These guidelines came out in the form of a set of principles with a companion set of questions that state agencies and Utah government entities should ask themselves as they look to procure advanced technology solutions and are particularly focused. According to the Office’s press release, these “…documents are intended to help government entities with their procurement of advanced software technologies that have the potential to impair the privacy of Utahns or could lead to discrimination against them.”
Key elements related to Personally Identifiable Information (PII)
Below is summary information from the principles and questions issued by the Office related to software and solutions that include or potential impact Personally Identiable Information, or PII.
1. Limit Sharing of Sensitive Data: Government entities should fully understand their data. They should limit sharing of sensitive data (private data, PII, etc.) to the greatest extent possible to protect individual privacy and should not share more than is necessary to perform the required task. Data should be filtered and restricted within the government’s systems before being transferred into the vendor’s application. Wherever possible, a government entity should anonymize data, but government entities should recognize that sensitive data can be reconstructed from previously anonymized sources.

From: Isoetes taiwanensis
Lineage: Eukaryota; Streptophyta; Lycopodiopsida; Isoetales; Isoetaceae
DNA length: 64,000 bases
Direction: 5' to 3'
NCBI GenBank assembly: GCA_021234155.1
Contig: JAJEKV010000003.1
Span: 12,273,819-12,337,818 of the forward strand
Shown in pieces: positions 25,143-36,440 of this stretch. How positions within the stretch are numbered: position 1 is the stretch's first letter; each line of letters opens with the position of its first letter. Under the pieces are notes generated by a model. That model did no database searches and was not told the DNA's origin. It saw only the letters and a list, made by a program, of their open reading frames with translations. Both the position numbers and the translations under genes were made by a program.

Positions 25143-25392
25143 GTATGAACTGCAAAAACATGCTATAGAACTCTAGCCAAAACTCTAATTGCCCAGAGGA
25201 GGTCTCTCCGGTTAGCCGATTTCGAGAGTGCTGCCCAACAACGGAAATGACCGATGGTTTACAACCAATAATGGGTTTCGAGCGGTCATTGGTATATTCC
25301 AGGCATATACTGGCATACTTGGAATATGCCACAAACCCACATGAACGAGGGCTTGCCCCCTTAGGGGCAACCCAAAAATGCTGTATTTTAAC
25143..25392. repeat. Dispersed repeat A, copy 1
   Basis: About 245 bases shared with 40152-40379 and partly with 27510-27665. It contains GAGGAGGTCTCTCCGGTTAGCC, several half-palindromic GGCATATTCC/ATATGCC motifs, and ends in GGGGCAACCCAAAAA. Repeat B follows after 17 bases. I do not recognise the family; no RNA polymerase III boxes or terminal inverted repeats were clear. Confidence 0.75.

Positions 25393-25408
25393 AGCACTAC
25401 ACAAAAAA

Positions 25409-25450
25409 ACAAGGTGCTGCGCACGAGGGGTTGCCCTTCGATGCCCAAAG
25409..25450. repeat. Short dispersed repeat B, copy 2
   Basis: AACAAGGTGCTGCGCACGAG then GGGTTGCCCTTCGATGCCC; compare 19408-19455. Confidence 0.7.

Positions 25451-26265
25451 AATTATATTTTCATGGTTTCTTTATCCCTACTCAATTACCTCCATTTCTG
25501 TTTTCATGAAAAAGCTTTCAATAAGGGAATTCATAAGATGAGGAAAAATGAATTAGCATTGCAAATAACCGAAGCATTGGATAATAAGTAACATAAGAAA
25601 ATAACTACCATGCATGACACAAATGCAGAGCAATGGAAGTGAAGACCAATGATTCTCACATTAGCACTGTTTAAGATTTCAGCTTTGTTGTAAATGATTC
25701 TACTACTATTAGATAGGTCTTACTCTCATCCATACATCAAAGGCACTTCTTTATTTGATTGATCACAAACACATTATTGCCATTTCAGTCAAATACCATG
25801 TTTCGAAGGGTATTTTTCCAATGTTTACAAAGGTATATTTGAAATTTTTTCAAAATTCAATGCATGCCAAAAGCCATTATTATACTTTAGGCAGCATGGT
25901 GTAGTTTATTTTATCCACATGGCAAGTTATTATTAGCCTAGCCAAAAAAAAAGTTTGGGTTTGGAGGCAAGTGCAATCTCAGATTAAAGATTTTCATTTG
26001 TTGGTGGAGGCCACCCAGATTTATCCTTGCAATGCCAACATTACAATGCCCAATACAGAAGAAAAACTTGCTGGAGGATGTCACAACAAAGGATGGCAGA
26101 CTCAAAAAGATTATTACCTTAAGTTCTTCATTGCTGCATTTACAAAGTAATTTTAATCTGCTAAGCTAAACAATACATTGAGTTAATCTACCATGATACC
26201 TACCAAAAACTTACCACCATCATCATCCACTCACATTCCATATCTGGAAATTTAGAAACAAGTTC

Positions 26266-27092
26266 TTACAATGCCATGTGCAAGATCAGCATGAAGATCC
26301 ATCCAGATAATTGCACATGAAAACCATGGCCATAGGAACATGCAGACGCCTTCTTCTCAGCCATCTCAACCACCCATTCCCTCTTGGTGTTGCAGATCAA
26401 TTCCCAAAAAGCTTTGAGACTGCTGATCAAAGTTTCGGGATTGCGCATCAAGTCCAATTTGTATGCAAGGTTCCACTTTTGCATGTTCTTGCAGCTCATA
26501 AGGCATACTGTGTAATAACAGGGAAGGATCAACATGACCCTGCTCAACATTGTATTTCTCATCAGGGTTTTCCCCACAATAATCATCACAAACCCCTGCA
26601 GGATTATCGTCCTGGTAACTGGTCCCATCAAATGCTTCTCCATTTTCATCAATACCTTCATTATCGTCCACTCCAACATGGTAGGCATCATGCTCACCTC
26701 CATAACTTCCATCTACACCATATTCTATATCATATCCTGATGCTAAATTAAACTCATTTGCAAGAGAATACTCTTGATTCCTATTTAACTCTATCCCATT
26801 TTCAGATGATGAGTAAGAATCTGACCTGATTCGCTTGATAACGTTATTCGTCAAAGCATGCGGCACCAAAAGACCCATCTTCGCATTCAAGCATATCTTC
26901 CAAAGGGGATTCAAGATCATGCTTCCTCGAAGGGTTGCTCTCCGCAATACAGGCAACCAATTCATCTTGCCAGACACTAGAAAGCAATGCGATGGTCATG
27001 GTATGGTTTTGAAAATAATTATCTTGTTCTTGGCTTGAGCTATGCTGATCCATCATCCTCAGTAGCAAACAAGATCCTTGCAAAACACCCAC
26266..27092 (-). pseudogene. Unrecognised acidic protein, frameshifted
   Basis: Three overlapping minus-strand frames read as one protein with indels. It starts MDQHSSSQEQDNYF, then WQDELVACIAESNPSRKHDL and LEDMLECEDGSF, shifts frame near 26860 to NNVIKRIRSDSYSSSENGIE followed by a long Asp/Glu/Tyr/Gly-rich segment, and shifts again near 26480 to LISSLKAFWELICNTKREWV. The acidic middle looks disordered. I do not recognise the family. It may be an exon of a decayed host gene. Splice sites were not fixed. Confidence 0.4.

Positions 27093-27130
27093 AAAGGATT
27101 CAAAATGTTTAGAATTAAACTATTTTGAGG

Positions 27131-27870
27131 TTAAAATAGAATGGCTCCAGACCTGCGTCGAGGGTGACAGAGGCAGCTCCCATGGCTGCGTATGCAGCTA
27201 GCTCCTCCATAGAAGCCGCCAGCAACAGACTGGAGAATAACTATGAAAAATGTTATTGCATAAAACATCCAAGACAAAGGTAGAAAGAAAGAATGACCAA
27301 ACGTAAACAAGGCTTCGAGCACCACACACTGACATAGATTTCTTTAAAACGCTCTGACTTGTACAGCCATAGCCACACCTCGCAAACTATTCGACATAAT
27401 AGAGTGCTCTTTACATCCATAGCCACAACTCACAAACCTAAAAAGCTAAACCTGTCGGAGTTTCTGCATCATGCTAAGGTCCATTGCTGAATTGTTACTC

2. Minimize Sensitive Data Collection and Accumulation: A software application should collect no more sensitive data than it needs, and should retain that sensitive data no longer than it needs to accomplish the specified purpose.
3. Validate Technology Claims – including Capability Review: A vendor should clearly demonstrate the validity of their marketing claims. Example claims that warrant particular caution include
a. Asserted use of AI or ML,
b. Proposed use of disparate data sources, especially social media or integration of government and private sources, and
c. Real-time capabilities, especially real-time data intelligence or analysis
4. Rely on Objective, Repeatable Metrics: Vendors make various claims about the ability of their software applications to deliver value within a given accuracy or efficiency measure. Do not rely on anecdotes as validation of these claims. Government entities should invest in software applications where the value can be measured on an ongoing basis. A reputable vendor should include success criteria in any Request For Proposal (RFP) response, and these should include metrics that are easy to measure and compare across time and vendors. The RFP should also request that work to automate the gathering and reporting of these metrics be included in the project definition.